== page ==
Around 6,000 Afghan refugees who were evacuated from the Afghanistan after the Taliban seized power have resettled around the U.S., according to data from the Department of Homeland Security (DHS), CBS News reported. Additionally, about 3,000 new residents with U.S. citizenship, green cards and those with close family or friends in the U.S. have left the military bases.

More than 55,000 Afghan evacuees are still at the temporary housing sites across eight military bases in the U.S. and another 5,000 refugees remain waiting in third countries to come to the U.S., according to CBS News. Around 4,000 evacuees were released to resettle in the U.S. in the last week.

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Southwest to Cut More Flights, Lost Almost $75 Million During Last Round of Cancellation

Southwest airplane

Southwest Airlines announced Thursday that it would adjust its December flight schedule to adjust for ongoing labor shortages.

Southwest canceled over 2,000 flights on Oct. 10 and 11, costing the company over $75 million, according to Southwest’s Q3 earnings report.  The airline attributed the canceled flights to weather and air traffic control issues but later admitted to experiencing a labor shortage, The Wall Street Journal reported.

The airline expects to cut its Q4 flight schedule by 8% from 2019, compared to a 5% reduction the company initially planned for, according to the WSJ. The company also expects a decline in staffing compared to its historical average, according to its Q3 earnings report.

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‘They Have No Shame’: National Institutes of Health Doubles Down, Says It Didn’t Fund Gain of Function Research after Releasing Documents That Suggest Otherwise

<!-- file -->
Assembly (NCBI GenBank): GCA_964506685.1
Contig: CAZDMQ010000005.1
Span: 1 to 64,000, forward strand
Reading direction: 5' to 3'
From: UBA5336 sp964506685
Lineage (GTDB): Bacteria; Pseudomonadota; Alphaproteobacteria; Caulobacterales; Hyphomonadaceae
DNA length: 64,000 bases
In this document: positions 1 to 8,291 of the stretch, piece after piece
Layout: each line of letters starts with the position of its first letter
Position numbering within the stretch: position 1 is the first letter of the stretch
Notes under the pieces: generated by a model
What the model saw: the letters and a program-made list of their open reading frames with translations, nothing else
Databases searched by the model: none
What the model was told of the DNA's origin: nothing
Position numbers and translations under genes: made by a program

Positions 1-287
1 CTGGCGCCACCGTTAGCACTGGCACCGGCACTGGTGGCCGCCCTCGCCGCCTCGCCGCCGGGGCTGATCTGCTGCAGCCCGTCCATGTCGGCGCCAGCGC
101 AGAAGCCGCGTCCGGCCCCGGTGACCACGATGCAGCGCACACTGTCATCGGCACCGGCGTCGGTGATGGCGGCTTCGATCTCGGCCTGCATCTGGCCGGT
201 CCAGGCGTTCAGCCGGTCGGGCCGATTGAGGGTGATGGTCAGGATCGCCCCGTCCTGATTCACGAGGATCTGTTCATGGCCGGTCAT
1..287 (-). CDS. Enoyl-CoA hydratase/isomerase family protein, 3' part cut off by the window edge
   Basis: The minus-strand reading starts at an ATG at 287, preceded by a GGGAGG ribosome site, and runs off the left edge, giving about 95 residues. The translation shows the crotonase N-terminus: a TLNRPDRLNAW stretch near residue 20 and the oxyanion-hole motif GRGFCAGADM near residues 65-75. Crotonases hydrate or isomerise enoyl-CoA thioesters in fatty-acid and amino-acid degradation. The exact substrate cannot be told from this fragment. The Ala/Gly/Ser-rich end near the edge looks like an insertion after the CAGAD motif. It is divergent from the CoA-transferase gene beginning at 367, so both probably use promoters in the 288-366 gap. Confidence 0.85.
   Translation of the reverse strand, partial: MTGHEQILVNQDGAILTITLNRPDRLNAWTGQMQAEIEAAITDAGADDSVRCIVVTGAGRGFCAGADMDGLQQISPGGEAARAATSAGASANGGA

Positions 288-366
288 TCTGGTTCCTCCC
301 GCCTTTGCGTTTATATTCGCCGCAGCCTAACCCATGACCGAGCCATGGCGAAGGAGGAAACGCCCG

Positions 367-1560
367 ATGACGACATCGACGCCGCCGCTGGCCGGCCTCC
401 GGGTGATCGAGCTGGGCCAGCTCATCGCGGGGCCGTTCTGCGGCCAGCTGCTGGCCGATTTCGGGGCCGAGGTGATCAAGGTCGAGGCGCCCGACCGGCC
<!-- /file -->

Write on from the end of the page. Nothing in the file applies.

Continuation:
Lawrence Tabak

The National Institutes of Health reiterated its stance Thursday that it did not fund gain-of-function research in Wuhan, China, despite having released documents on Wednesday showing that it funded the creation of a lab-made SARS coronavirus that was more deadly and pathogenetic towards mice with humanized cells.

EcoHealth Alliance informed the NIH in August that its lab-created rWIV1-SHC014 S coronavirus killed 75% of mice with humanized cells, while the natural WIV1 virus it was based on killed less than 25% of mice with the same humanized cells. The experiments were conducted with the Wuhan Institute of Virology between June 2018 and May 2019.

“These results suggest that the pathogenicity of SHC014 is higher than other tested bat SARSr-CoVs in transgenic mice that express hACE2,” EcoHealth Alliance told the NIH in its progress report.

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Majority of Americans Oppose FBI Investigation of Parents at School Board Meetings, Survey Finds

Merrick Garland

The majority of Americans oppose the Biden administration’s plans to monitor and investigate outspoken parents at school boards meetings, new polling from Convention of States Action reveals.